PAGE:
11 months ago, Carel tagged me with the 10 Beautiful Birds meme.  The meme is not a particularly complicated one, it simply codes for a list of 10 ‘most’ beautiful birds.  So far, I’m up to #4.  I do plan on completing the list, entry #5 actually is a five-way tie between five, probably ficticious, candidates.   We’ll see if I can get in before the one year mark rolls around.


I’d like to be able to take credit for ‘glight‘, ‘homiculture‘, ‘mesoamericana‘ or even ‘paramammalian‘ but a simple google search would reveal me a blatant liar in all cases. ‘Cryptophugoid’ and ‘malianarianism‘ appear to be microecos originals…I don’t expect them to pop up in the OED anytime soon…Microecos also frequently breaches the boundaries of fairness and common sense when comes to grammar, punctuation and citation. So sue me2!


In case you were wondering, average readership comes out to about 100 hits per day, lately. Total views comes out to 10, 305 in one year, ranging from 0 to 270 per day. What can I say? It’s a ‘small house’.

That two-seventy spike came within the first few weeks of this blog’s existence, April 22 2006 to be exact, courtesy of some second degree parabloggery by the great-grandaddy of science blogging, PZ Meyers of Pharyngula fame, viz-a-viz the eccentric uncle of science blogging, Coturnix aka Bora Zivkovic.  And the subject of that misleadingly buzz-worthy post?


Insect copulation has far and away generated the most interest and traffic at this blog (additional examples here, here and here. Oh, and here too.)  In fact, you may be suprised to know that I have many other bug sex shots, that I have held off on, perhaps in a futile attempt to avoid stereotyping myself.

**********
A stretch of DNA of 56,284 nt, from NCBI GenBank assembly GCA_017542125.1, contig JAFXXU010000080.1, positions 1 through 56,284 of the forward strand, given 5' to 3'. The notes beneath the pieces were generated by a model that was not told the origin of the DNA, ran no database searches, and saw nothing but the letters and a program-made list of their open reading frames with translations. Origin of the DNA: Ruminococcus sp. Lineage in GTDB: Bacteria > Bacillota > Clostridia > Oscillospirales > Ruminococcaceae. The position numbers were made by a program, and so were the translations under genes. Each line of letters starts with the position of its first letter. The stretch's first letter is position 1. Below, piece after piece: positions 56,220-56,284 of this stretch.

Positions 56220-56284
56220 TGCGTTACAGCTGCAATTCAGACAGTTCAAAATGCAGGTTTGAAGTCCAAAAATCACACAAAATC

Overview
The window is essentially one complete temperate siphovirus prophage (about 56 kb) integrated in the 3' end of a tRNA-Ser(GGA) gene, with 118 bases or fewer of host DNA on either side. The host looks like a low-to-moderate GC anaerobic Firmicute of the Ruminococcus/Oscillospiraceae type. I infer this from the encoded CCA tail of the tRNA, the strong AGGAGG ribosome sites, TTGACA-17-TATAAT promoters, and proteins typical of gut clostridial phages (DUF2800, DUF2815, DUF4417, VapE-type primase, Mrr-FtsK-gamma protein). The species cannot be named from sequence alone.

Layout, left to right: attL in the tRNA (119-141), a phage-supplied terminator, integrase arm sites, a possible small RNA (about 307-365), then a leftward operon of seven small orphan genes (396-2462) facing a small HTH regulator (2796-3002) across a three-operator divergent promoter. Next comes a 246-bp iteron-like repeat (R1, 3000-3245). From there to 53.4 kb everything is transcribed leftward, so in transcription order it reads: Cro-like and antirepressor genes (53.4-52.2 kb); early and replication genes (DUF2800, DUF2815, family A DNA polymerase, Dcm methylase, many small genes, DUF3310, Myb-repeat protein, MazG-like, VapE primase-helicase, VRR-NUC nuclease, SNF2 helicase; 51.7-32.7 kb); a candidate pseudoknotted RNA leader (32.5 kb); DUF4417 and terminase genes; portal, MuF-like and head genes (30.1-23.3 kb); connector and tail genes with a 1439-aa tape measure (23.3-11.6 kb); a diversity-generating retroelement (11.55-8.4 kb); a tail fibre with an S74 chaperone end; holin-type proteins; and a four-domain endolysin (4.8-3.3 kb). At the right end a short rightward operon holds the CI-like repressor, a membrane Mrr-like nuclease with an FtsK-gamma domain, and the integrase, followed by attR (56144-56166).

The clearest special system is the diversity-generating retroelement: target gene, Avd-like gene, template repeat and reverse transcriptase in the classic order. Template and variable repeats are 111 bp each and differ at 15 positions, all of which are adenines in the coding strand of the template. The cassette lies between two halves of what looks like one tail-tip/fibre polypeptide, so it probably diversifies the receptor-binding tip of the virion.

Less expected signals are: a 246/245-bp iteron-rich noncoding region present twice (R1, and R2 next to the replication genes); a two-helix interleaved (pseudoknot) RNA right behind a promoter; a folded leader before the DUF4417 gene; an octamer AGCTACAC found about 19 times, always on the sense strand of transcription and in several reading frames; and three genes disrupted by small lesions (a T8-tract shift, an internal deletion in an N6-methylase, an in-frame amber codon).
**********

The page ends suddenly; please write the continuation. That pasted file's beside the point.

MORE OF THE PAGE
Many people apparently stumble on to my blog looking for something rather different and are no doubt wildly disappointed.


No doubt many bloggers are tickled by the search terms that yield hits to their blog.  At one point I was in the top 100 google hits for ‘copulation’ (haven’t checked recently).  Here’s a recent week of searches, notice any themes?

Search Terms for 7 days ending 2007-04-05


Search Views
bee 10
“cuttlefish” 6
biggest fish 5
Tropical Fish Cartoon 3
Cuttlefish 3
soldier beetle mating 3
babirusa pig deer 2
cartoon sex position pics 2
migration cartoon human 2
animated sex 2
Vampire Squid 2
dragonfly sex pictures 2
spider cartoon 2
Tuataras 1
female cannibal 1
cartoon animal male selection 1
erketu 1
bird poo on car 1
wayang figure 1
amphibian fish evolution 1
erotica porn 1
animal mating cartoon 1
emily blake 1
condor sketch 1
female cannibals 1


Search Views
bee 8
male porn 4
gopher snakes 3
vampire squid 3


Search Views
human sex 8
Bee 5
cuttlefish 5
sex cartoon 3
flying bee 2
Anacondas Snakes 2


Search Views
cuttlefish 8
xipe totec 5
human copulation 4
a ladybird female or male 3
famous cartoon sex 3
real animal cell 3
sex cartoon 2
california condor pleistocene 2
marmot reproduction 2
Vampyroteuthis infernalis 2
lithograph bird 2
same sex adoption cartoon 2
mcnugget 2
biggest fish 2
non human sex stories 2
man sex cartoon 2


Search Views
vampire squid 8
human sex 6
human mating 5
sexual cannibalism 4
sex cartoon 3
sex with a animal 3
breaking taboo 2
Xipe 2
peter bruegel 2
sex positions 2
2 point perspective snake 2


Search Views
bee 7
vampire squid 3
carrion beetles 2
humans and dogs sex 2
human Sex 2


Search Views
larva + cartoon 3
mollusc vampire 2
saloon girls 2
mammals camouflage 2
snails 2
bee jeans 2

um, yeah.


 As usual, the writing of this post has gone on waaay too long, and true to form, this bout of navel-gazing is being cut short by the need to work, sleep, eat, walk the dog etc.  I could promise a follow up but….eh.

Thanks for reading this blog 10,000 times, I look forward to 10,000 more!




1 – Well, I guess it could be worse.
2 – Actually, please don’t.


An embarrassment of joints

2 April 2007

Crustacean (Armadillidum) and Arachnid (Uroctonus) cower.

Forget about vertebrates: the salamanders that I could not find in Amador county were heavily outweighed by the arthropods that I did.